Nov 10, 2015 I Mysterious Universe

The Very Weird Story of Exploding Animals

This crazy, strange, chaotic world of ours has no shortage of oddities to grab our attention.  One needn’t look very far to find something weird enough to elicit a head-shaking sigh, or even a profound ‘WTF?’  There are books and websites chock-full of high-strangeness, the likes of which you wouldn’t have dreamed possible.

We don’t even need to go so far as ghosts or ghouls or goblins; there is no need to invoke the supernatural.  All we have to do is take a closer look at nature, and if that’s not enough for you, add in the things we, ourselves, do with nature and you’ve got hijinks of epic proportions.

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An alleged petrified frog found inside a solid stone tomb.

Strange things falling from the sky in weird rain events, animals entombed alive inside solid rock, unbelievable natural stone formations, and some not-so-natural formations.  People disappearing into thin air or people appearing in two places at once.  Or how about people who stay awake for decades, and little girls who sleep for just as long?

Yep…the world is a weird place.  Did you know that animals can spontaneously explode?  Well some animals can, others need a little help.  There are three categories of exploding animals, if you can believe that.

Those that explode post-mortem, like whales that have beached themselves and expired.  Once they start to decompose, the gases produced by all those billions of bacteria (mostly methane) build up in the animal’s internal cavities, eventually causing more pressure than its flesh can withstand.  At that point, obviously, you have a giant rotting whale-bomb.  Lovely, isn’t it?  It can happen to almost any animal, provided its outer flesh stays intact long enough for the gases to build sufficient pressure.

There’s also the animals we, um…detonate ourselves.  This is usually the result of what many would call misguided military initiatives to weaponise various animals, which is far more common than any of us wants to admit.  Rodents, cats, dogs, horses and mules, even dolphins for crying out loud.  Sometimes it’s actually unintentional though, like the time an Australian dairy-cow just happened to dig up and eat an active detonator.  Surprisingly, it didn’t go off right away.  Some hours later, while the cow was being milked by her unsuspecting farmer, she regurgitated her cud, as you do, and bit down on the device, blowing her head clean off and knocking the poor farmer unconscious.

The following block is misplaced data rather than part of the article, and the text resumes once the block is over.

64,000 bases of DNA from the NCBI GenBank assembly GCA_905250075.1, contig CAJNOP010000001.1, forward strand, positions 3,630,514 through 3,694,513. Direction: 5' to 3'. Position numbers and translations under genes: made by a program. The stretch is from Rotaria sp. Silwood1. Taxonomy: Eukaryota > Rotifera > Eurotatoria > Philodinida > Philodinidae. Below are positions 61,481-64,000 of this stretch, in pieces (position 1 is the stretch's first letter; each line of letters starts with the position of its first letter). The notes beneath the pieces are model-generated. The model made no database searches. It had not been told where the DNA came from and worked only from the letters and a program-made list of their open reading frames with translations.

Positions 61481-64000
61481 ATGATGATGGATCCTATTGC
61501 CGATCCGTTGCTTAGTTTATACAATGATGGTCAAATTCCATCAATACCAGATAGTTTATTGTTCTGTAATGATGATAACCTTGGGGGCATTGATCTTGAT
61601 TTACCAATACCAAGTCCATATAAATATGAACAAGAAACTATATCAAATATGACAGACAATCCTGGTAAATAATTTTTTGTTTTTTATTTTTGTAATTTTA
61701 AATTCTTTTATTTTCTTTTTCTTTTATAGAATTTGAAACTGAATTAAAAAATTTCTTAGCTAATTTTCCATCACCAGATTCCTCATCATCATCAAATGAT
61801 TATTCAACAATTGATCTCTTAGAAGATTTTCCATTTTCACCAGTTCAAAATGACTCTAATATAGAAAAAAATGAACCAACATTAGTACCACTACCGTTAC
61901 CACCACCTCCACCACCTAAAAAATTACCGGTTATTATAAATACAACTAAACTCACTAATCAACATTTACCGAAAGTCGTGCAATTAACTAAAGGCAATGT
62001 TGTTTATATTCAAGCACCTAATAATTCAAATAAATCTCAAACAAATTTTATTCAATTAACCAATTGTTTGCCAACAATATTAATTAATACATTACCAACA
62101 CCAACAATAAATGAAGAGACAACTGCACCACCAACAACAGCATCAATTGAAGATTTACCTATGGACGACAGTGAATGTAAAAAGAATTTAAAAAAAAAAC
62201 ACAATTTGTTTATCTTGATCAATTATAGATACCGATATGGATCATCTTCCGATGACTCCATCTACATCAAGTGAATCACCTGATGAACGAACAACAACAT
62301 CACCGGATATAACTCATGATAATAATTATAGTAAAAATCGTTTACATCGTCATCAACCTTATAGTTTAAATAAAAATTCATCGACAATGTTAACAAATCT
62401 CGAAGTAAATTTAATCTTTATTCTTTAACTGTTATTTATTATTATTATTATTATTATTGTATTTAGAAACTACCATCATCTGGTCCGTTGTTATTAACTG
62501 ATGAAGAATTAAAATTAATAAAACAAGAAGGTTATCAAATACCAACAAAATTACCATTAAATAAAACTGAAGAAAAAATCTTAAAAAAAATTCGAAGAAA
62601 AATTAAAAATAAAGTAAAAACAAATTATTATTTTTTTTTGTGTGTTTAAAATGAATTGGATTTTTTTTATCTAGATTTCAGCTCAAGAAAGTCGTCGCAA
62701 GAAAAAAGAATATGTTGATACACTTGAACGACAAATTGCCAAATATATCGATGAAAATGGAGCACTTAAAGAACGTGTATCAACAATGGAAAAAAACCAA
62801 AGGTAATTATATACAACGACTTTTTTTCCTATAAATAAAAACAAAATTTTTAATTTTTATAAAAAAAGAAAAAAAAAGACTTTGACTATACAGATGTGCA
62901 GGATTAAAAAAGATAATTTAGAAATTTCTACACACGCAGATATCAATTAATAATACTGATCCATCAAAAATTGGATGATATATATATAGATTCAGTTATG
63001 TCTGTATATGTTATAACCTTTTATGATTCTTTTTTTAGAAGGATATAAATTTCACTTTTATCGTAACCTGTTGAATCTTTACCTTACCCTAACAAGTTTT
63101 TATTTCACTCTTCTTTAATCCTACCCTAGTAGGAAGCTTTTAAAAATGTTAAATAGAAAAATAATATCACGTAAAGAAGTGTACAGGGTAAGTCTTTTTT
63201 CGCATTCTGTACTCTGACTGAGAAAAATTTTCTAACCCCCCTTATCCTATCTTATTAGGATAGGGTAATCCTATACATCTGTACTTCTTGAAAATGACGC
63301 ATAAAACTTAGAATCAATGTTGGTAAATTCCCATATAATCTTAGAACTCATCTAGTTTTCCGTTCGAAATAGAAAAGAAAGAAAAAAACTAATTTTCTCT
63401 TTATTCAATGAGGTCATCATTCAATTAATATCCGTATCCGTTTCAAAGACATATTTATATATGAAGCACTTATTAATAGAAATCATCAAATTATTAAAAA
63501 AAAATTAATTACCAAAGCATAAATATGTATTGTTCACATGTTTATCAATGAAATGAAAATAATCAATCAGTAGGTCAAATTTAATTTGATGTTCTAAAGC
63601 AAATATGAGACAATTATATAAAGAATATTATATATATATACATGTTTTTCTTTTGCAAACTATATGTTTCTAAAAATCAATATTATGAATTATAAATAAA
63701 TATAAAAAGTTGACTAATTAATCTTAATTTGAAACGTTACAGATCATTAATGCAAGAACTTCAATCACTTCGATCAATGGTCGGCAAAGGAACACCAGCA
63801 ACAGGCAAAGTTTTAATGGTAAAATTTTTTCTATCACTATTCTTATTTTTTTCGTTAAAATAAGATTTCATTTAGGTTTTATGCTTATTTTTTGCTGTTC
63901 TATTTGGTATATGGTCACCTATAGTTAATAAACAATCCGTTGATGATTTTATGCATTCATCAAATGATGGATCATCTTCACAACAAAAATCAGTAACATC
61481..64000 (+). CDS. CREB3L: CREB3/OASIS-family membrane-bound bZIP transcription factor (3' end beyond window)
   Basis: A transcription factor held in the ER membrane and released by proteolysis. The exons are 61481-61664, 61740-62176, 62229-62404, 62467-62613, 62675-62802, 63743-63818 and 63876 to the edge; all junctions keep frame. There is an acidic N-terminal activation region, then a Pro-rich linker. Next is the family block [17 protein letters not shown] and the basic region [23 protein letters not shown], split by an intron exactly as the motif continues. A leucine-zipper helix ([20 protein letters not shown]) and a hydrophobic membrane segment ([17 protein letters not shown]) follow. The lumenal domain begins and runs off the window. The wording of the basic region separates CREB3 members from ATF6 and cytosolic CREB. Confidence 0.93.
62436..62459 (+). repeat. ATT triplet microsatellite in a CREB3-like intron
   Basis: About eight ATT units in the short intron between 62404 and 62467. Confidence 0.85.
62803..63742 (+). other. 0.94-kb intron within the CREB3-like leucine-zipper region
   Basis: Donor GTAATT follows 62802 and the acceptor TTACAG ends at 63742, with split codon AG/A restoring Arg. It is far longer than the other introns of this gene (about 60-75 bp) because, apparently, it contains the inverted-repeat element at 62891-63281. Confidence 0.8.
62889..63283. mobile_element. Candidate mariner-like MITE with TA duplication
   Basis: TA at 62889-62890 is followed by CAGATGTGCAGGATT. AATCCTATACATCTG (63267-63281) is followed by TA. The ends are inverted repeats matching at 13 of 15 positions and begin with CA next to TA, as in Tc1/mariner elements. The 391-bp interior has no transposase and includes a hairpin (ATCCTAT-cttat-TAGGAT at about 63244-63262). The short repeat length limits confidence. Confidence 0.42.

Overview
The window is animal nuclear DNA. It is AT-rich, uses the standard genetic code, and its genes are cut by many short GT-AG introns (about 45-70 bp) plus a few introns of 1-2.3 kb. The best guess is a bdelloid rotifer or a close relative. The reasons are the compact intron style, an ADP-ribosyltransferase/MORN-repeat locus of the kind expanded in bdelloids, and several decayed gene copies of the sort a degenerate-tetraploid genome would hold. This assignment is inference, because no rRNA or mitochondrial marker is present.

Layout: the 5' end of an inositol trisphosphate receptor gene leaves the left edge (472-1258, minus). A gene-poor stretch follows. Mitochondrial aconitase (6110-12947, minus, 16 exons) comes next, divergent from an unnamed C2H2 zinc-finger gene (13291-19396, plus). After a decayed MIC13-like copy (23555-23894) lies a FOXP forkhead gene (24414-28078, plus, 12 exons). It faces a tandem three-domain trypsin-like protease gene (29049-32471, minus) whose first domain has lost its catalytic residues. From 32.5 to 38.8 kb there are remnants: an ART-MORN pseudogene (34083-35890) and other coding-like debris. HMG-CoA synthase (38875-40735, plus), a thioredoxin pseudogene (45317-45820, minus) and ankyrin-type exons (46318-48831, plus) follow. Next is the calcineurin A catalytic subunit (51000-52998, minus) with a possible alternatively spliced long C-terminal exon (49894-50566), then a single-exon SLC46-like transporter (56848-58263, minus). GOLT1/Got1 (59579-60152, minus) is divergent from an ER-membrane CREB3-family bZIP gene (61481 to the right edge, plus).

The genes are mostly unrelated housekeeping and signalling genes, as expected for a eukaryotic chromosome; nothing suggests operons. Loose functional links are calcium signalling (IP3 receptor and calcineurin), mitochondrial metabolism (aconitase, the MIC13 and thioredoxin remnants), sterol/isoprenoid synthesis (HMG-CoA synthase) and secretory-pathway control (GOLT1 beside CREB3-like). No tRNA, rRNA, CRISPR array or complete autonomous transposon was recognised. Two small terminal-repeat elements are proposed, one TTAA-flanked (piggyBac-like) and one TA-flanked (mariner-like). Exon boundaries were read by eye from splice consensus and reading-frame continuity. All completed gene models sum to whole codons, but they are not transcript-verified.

The last category includes animals that actually blow themselves up on purpose.  You probably didn’t know that was a thing, did you?

Insects are the most common example.  A species of ant, known as Camponotus saundersi – which is indigenous to South East Asia – has a class of soldier in their ranks that use a process called autothysis – which is Greek for self-sacrifice – to rupture its carapace during battle, spraying a natural toxin onto its adversary.  Not unlike a movie character pulling the pin on a grenade in a last-ditch act of heroic self-sacrifice.  Apparently it’s quite effective too, as there are numerous species with similar adaptations.  Talk about commitment to cause.

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A low-tech version of the weaponised goat

There was also a strange case of exploding toads in Hamburg, Germany, back in 2005.  Some 1,000 common toads were found exploded, with their innards spread up to a full meter from their carcass, at a lake that was eventually dubbed Tümpel des Todes (Pool of Death) in the Altona district.  No one really knows why they exploded; after all, this isn’t a thing toads are known for.  Theories included some kind of illness or disease (which is a pretty terrifying thought), or a rare fungal infection.

It turns out though, that the likely culprit was crows.  Well, crows and the toad’s natural defense mechanism that allows them to puff their body up to twice their normal size.  A veterinary pathologist who studied the case believes that the crows attacked the toads, creating a small puncture in their abdomen, whereby they skillfully removed the amphibian’s liver.  The attack would trigger the defense mechanism, but removing the liver would (obviously) kill the toad, causing the puffing to continue unabated until…blam!

Makes one wonder if the crows were doing it on purpose: dinner and a show, as it were.

The only thing more amusingly cruel than cud-chewing bovine blowing their own heads off and crows popping toads for amusement might be the time the CIA spent $20 million developing the Acoustic Kitty program.  Acoustic Kitty was a high-tech spy deal wherein they surgically outfitted a cat with super-secret listening devices, intending to send it into foreign operations to eavesdrop on conversations.  They worked on this program for years, training cats and tweaking the technology, until their first field test, during which the cat was almost immediately run-over and killed by a cab when crossing the road.

The disclosed reason for shutting down that program is almost as tragically funny as its operational success: "the environmental and security factors in using this technique in a real foreign situation force us to conclude that for our (intelligence) purposes, it would not be practical."

Apparently the geniuses at the CIA have never owned a cat.


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